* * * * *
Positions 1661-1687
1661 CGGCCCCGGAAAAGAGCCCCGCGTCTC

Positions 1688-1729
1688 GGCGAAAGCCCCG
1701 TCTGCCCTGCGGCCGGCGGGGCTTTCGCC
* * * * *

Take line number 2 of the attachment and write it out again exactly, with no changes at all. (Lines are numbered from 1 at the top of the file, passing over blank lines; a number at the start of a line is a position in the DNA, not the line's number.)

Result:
1661 CGGCCCCGGAAAAGAGCCCCGCGTCTC